A Moment in Time

April 26, 2022
A Moment in Time in Paris

It was April 2018, four days before my 38th birthday, when I decided on a whim to travel to Paris, France- drunkenly joking with a friend during a Sunday brunch that I should treat myself to a trip to The City of Lights. It no longer made sense to continue to “wait to go to Paris with someone I’m madly in love with”, I hadn’t even been interested in going on a date with anyone for quite some time. If I kept waiting for the “perfect person” and the “perfect time”, I may die without ever having traveled there to witness all that the city of Paris has to offer by way of love, lights, beauty and romance- even for a woman traveling on her own. I decided to sleep on the idea- this would be better approached when clear-headed.

When I awoke that next Monday morning I thought about it for a few sober hours, scanned Airbnb availability for some deals, quickly checked my bank account to prepare an acceptable budget and booked a flight to land that following Friday evening.

Train stop in Paris.

Tired from the flight but wired by the excitement, I opted to take an Uber to the Airbnb rental awaiting my arrival in the Pigalle neighborhood (between the 9th & 18th arrondissements). Exiting the car, the driver pointed out that the Moulin Rouge was at the end of the street. I would later wander in that direction for dinner and wouldn’t finish my meal until quite some time after the sun had set. That particular neighborhood has a reputation for being an area that solo traveling women should avoid after a certain time. Even at that later after-dinner hour, people appeared to be having fun- I could see how it may get to be a bit raucous from time to time.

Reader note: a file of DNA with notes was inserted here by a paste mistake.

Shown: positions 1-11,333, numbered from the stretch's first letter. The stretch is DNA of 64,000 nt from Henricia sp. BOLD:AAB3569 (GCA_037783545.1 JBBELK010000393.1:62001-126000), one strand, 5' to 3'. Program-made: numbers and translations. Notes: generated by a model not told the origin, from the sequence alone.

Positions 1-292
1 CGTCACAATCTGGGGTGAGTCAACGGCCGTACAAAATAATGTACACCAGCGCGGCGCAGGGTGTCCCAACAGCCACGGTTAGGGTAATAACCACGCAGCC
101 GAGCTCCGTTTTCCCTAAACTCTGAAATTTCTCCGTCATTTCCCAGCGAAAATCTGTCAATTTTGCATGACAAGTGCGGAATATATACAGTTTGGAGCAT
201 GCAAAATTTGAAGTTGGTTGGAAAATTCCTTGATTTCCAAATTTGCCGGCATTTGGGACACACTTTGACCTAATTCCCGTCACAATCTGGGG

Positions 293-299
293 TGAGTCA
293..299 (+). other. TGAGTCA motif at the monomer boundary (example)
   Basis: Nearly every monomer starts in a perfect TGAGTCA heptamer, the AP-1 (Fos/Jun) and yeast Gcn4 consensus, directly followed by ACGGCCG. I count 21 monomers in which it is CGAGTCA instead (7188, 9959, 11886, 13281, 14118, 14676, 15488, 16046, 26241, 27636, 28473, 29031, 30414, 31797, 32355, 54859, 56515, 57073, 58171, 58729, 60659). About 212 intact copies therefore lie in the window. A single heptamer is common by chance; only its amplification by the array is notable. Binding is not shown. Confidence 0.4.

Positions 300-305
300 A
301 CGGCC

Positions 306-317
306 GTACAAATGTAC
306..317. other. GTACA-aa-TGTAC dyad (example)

I decided to sleep on the idea- this would be better approached when clear-headed.

I woke up early on my first full day in Paris. Rested with eyes as clear and wide as the Parisian sky above as I opened the front door and stepped out of the building of the rental. To the right was where my plans were taking me for the day. Choosing to walk, rather than calling a car or being stuck underground on a train, from the Airbnb to Musée du Louvre was a magical activity in its own right.

A moment in time, in Paris.

When walking, one has to be conscious of the narrow-cobbled streets. You really have to watch how you step. It can be a challenge when your eyes keep being drawn to windows adorned with pastries and desserts. The smell of freshly baked bread lingering everywhere in the air – like some unseen oven perpetually baking. 

Once I found The Louvre, I was met by a crowd queuing around three quarters of the square. I hadn’t pre-purchased any tickets because there hadn’t been time. After all, this whole trip was happening because of a last-minute spark of spontaneity. Not being in a rush though, I found a place to sit along the perimeter of the square, snapping photos and people watching.